How to Revive a Dying Jade Plant

How to Revive a Dying Jade Plant

Jade plants typically die because of excess moisture around the roots brought on by overwatering and moist soil. Because of excessive watering and poorly draining soils, jade plants develop root rot, which causes them to become yellow and droop and look dead.

When jade plants are overwatered or underwatered, they can lose their leaves.

You must mimic some of their growing conditions, with an emphasis on watering with a good soak then allowing the soil to dry out, well-draining soil, and some direct sunlight, in order to revive a dying jade plant (Crassula ovata).

If your jade plant is not growing, losing leaves, becoming yellow, or if the leaves are mushy or appear to be drooping, continue reading.

Jade Plant Losing Leaves

  • Symptoms. Leaf loss on jade plants. Before dropping off, the leaves can develop wrinkles or turn crispy-brown.
  • Causes. Drought stress is brought either by underwatering, watering too little, or occasionally by situations when plants are put too close to a heat source indoors or possibly as a result of overwatering. Insufficient sunlight and excessive heat are further significant factors.

The most frequent cause of jade plants losing leaves is drought stress brought on by insufficient watering frequency or insufficient hydration delivery to the roots.

Jade plants frequently lose their lower leaves as they develop, which is a normal process rather than an indication of stress.

You usually have nothing to worry about if the lower leaves of your jade plants are coming off and possibly turning crusty brown.

As the plant grows and produces new leaves higher up the plant, the older leaves at the bottom sometimes die back.

If the brown, decaying leaves at the bottom bother you, you can pick them off the plant, but only if there is little resistance.

drought pressure

In their native habitat of South Africa and Mozambique, jade plants are succulents with specialized adaptations to survive drought conditions with intermittent rainfall, rocky soils, and high temperatures.

However, underwatering or insufficient watering frequency might cause drought stress in the home.

When given insufficient water, jade plants get wrinkled because the stems, leaves, and roots store water.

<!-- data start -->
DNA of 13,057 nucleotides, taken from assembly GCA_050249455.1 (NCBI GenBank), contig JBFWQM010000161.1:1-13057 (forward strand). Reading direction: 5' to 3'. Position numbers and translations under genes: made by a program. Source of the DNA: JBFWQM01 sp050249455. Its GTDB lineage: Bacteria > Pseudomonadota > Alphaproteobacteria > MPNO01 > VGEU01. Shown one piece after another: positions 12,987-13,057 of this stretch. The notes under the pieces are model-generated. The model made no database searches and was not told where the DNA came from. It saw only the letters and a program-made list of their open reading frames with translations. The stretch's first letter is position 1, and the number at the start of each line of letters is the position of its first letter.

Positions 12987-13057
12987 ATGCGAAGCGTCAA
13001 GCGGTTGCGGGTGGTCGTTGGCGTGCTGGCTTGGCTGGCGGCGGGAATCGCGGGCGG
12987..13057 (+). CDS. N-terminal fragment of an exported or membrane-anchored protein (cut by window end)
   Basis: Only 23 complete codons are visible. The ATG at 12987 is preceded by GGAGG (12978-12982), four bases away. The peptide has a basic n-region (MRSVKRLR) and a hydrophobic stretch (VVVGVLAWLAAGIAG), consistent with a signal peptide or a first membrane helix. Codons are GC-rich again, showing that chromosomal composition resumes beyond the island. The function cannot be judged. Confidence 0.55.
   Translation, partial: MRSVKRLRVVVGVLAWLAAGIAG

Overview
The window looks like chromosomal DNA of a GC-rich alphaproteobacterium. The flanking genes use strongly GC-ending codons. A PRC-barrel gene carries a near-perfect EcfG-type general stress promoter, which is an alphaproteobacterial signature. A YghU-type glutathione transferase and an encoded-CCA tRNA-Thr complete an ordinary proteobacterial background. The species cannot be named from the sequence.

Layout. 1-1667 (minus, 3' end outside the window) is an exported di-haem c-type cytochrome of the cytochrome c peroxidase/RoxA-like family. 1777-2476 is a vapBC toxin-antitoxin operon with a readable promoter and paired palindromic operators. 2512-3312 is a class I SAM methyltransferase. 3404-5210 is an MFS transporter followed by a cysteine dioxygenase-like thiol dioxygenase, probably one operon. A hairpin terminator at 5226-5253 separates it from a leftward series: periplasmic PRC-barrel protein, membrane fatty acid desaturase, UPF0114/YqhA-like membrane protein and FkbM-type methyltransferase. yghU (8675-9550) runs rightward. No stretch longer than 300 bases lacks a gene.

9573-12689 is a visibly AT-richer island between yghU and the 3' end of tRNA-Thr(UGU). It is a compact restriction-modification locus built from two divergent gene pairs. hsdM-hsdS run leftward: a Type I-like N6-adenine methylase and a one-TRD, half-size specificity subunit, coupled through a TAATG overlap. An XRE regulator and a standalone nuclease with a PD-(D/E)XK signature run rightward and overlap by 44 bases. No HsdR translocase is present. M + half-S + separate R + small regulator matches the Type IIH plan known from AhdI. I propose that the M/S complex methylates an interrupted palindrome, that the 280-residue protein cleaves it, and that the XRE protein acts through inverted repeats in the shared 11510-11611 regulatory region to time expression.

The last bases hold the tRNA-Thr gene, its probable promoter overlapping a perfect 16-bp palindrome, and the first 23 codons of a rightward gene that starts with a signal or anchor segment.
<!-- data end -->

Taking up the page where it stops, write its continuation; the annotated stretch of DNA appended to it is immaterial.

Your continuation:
Jade plants will drop their leaves under drought stress in an effort to conserve water, and this is a symptom of a severe drought.

While someone says that “jade plants do not need much water,” they frequently mean to water the plant gently when, in fact, it likes a good soak followed by a period of dryness.

(To understand how to determine how frequently and how much to water your jade in your climate and according to your conditions, read my post on how to water jade plants.)

Jade Plant Losing Leaves Because of Over Watering or Under Watering?

Underwatered leaves shrivel before coming off, whereas overwatered leaves typically have a mushy texture and can even turn yellow before they fall, making it easy to distinguish between the two causes of leaf loss on your jade plant.

Through the drainage holes, examine the dirt at the pot’s base. Drought stress is a concern if it seems dry, but overwatering is a problem if the soil feels soggy or saturated.

The surface of the soil may feel relatively dry, but saucers, trays, and attractive outer pots can prevent extra water from evaporating, which can lead to soggy soil in the bottom of the plant around the roots.

To avoid root rot, which can cause your leaves to drop off, empty saucers, trays, and outer pots frequently.

Jade plants can survive up to 100 years old with proper care.

How to Revive a Jade Plant that is Losing its Leaves

  • The jade plant needs a good bath if it is losing leaves as a result of drought stress. To ensure that the water penetrates the soil well, submerge the pot in a basin of water for 10 minutes. The root ball should be submerged for 10 minutes to let the water to fully absorb so that the roots can suck up the necessary moisture. If the soil is extremely dry, it can often resist water from the surface.
  • Always give jade plants a deep bath when watering them. Only the top inch or so of the soil is moistened by frequent, light watering; the moisture does not go to the roots, where it is most required. To make sure the Jade plant is hydrated properly, soak the soil until excess water drains out of the drainage holes in the base.
  • Create a reliable watering schedule for Jade plants. Through the drainage hole in the base, feel the soil that is at the bottom of the pot. Delay watering for a few days if the soil feels damp. The ideal time to water is when the soil feels dry to the touch.